Bratislava, October 18 (TASR) – There’s an assumption that around 50 percent of jobs will be automatised in the next 20 years, which will require people to have digital skills, said Deputy Prime Minister for Investments and Informatisation Peter Pellegrini (Smer-SD) at the eSkills conference for Jobs 2016 in Bratislava on Tuesday.
The main topic of the conference was digital skills and how essential they are for the requirements of the labour market.
Pellegrini said that it will be necessary to focus on five priorities for the entire EU. The first is ensuring access to digital skills, so that young people can succeed in the IT sector regardless of what region or social environment they came from.
According to Pellegrini, the second priority is to equip all types of schools with high quality broadband internet connections. “Many Slovak schools have either a weak connection or none at all,” added Pellegrini.
The next priority would be to ensure that children are taught by teachers with digital skills. The debate about the quality of schools shouldn’t focus only on the level of teachers’ salaries but also on their high-class education in IT.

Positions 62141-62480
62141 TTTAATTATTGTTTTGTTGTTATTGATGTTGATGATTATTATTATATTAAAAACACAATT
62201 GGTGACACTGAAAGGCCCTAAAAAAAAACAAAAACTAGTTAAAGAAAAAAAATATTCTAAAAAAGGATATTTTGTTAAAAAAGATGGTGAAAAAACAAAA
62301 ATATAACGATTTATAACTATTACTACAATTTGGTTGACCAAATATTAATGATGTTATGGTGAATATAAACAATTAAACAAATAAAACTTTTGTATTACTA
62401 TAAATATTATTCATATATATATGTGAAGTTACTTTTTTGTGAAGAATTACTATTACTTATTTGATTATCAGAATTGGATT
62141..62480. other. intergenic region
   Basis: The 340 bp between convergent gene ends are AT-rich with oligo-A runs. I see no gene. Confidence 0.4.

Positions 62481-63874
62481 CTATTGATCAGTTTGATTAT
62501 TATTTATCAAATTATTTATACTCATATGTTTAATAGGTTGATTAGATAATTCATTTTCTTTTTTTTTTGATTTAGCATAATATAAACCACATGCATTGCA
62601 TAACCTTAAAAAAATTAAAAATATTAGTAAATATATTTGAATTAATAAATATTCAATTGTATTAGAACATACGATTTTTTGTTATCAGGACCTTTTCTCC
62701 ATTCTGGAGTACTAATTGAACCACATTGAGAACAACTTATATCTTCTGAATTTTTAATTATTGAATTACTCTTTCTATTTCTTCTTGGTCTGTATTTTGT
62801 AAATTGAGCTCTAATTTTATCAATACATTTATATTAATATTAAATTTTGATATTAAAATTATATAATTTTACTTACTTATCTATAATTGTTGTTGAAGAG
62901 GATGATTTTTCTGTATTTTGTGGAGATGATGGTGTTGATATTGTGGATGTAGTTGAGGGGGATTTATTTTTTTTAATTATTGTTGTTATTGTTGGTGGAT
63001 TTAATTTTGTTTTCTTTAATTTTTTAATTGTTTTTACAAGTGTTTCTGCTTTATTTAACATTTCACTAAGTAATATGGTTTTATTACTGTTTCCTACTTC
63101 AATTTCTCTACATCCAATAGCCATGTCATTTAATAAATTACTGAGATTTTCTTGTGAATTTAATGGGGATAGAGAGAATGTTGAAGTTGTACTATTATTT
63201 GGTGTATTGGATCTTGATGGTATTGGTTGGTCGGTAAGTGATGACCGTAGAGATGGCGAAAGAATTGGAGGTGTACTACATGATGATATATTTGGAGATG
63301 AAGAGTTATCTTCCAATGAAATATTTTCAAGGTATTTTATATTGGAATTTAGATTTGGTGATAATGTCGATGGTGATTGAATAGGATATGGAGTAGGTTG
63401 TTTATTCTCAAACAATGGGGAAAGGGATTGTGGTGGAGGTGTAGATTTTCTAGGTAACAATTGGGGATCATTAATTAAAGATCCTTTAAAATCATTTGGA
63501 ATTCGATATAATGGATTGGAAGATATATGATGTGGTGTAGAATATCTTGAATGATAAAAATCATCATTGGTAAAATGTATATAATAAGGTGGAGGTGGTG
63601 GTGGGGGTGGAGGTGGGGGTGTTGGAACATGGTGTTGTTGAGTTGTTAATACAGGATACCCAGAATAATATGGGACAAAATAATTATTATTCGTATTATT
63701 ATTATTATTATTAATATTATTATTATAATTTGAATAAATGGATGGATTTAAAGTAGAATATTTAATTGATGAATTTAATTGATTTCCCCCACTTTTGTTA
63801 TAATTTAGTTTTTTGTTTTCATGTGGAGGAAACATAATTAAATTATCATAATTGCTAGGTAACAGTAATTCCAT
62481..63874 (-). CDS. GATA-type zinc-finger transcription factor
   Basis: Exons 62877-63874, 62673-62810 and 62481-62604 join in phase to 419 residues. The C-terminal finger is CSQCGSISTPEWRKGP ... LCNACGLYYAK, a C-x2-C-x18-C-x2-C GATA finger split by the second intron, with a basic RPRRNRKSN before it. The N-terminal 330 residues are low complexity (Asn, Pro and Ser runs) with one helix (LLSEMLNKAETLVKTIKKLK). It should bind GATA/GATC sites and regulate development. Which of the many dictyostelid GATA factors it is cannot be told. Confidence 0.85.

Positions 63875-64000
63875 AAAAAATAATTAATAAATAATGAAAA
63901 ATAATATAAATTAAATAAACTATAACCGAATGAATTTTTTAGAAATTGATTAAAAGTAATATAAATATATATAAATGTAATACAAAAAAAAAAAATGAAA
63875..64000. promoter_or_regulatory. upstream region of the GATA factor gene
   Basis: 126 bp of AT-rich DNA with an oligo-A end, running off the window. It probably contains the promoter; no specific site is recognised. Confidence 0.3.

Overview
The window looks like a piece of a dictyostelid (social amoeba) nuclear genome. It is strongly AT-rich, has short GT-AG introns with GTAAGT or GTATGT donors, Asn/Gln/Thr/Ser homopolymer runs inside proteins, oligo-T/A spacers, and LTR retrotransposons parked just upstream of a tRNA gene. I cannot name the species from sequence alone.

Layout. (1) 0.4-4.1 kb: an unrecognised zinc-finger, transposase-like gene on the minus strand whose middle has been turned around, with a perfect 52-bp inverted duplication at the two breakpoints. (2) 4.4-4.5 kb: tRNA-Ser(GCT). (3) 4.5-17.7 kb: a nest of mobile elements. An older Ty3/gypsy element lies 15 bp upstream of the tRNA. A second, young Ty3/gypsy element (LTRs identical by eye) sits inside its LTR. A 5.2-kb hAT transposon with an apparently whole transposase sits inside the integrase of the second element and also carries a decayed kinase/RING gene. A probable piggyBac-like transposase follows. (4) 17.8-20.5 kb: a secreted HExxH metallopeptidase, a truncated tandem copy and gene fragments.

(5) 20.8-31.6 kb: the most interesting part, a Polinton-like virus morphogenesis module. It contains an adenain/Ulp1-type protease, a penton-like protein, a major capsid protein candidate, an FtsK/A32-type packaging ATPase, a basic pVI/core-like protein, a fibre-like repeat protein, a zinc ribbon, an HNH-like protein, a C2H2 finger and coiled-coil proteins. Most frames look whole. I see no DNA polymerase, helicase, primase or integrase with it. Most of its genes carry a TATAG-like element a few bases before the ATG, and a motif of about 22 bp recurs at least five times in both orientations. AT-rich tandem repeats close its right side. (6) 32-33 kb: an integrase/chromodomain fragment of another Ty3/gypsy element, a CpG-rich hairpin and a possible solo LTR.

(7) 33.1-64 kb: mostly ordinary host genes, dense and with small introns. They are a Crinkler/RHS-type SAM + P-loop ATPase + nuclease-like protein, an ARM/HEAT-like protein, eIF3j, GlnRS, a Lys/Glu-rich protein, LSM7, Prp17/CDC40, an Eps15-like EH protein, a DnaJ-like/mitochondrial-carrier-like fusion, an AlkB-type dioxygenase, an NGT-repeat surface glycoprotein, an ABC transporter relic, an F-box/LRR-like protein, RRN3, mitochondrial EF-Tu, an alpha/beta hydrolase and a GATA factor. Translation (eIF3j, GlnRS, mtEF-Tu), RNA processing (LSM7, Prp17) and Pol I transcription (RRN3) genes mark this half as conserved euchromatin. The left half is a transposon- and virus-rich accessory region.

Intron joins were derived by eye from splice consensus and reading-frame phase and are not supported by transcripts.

The industrial sector’s participation in IT education should be the fourth priority. “Clever, digitally skilled people won’t have any problems with getting a job,” thinks Pellegrini. The ultimate priority would be to launch a broad media campaign that would attract as many young people as possible.
Slovak MEP Ivan Stefanec said that digital skills in the EU will be the thing that makes Europe distinctive from the rest of the world. “Digital skills are also a solution to the unemployment of young people,” he mused. Digitisation will contribute to the so-called reindustrialisation of Europe.
Slovak IT Association president Mario Lelovsky said that Slovakia is currently in urgent need of some 10,000 IT specialists and of some 20,000 specialists by 2020. He noted that the EU has estimated that it will be lacking around one million IT specialists by 2020.